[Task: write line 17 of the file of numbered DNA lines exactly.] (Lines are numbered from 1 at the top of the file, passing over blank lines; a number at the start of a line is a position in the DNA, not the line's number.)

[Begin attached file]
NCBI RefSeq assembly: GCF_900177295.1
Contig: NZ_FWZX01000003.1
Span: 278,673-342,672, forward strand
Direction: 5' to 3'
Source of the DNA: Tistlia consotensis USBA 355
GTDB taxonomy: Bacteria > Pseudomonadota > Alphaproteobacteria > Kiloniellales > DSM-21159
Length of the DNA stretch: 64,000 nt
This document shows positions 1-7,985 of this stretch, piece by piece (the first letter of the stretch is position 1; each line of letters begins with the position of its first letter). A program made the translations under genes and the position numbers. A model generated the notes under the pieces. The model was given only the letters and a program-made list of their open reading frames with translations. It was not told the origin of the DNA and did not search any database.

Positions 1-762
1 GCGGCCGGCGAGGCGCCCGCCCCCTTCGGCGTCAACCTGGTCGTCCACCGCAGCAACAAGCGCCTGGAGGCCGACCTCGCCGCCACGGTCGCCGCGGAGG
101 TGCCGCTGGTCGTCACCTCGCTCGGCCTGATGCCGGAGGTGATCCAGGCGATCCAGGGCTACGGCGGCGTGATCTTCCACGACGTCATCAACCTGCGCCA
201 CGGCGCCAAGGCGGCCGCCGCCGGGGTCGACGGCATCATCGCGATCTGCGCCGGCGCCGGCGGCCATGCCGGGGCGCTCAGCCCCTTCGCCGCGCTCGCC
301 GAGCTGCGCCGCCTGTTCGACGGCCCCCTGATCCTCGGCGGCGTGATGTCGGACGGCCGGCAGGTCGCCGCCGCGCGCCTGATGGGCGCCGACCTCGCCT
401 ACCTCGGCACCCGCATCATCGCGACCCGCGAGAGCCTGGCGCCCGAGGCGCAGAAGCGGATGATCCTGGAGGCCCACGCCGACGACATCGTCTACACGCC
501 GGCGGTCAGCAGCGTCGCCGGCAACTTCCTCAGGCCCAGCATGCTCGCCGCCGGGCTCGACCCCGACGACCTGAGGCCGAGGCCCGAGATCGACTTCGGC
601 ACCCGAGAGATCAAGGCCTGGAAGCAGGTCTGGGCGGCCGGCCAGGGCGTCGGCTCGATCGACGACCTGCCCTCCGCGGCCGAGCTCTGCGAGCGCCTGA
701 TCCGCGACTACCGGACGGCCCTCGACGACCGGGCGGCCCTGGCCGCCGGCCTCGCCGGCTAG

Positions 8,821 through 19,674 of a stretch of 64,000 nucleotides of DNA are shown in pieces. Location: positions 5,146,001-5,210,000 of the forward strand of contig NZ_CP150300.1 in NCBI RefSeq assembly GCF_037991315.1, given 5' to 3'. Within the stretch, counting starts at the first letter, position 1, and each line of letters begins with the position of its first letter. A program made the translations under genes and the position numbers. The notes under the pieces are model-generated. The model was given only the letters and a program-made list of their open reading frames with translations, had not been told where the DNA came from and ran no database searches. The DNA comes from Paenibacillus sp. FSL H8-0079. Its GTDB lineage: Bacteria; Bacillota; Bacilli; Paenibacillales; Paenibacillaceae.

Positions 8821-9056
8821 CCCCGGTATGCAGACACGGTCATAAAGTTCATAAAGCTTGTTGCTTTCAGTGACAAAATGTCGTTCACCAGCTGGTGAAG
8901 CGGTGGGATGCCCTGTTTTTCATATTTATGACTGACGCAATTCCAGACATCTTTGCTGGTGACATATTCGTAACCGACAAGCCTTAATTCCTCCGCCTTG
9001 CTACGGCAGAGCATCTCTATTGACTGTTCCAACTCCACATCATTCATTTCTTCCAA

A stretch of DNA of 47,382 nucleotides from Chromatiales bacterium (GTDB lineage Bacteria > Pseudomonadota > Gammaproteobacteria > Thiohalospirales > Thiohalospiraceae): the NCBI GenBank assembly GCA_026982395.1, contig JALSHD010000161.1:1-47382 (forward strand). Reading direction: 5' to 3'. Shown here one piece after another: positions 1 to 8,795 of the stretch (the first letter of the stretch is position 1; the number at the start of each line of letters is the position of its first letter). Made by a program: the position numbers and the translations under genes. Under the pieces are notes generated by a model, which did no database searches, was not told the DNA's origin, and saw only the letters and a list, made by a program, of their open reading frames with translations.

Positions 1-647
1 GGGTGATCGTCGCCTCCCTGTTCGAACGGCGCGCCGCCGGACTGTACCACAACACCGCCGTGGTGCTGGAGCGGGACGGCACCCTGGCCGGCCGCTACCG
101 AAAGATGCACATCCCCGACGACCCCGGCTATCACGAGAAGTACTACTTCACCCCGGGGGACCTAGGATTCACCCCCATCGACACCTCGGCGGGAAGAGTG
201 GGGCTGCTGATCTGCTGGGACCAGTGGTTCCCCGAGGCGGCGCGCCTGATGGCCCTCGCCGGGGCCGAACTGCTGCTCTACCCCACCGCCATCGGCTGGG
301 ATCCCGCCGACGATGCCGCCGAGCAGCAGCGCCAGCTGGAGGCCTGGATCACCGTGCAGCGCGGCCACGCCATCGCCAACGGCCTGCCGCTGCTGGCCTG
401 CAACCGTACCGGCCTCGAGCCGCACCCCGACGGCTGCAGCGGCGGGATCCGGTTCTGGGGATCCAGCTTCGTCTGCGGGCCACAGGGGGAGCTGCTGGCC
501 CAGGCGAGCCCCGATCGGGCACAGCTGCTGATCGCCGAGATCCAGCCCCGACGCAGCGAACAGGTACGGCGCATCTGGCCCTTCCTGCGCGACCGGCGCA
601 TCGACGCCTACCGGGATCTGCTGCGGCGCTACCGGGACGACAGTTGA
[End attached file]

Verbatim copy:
701 TCCGCGACTACCGGACGGCCCTCGACGACCGGGCGGCCCTGGCCGCCGGCCTCGCCGGCTAG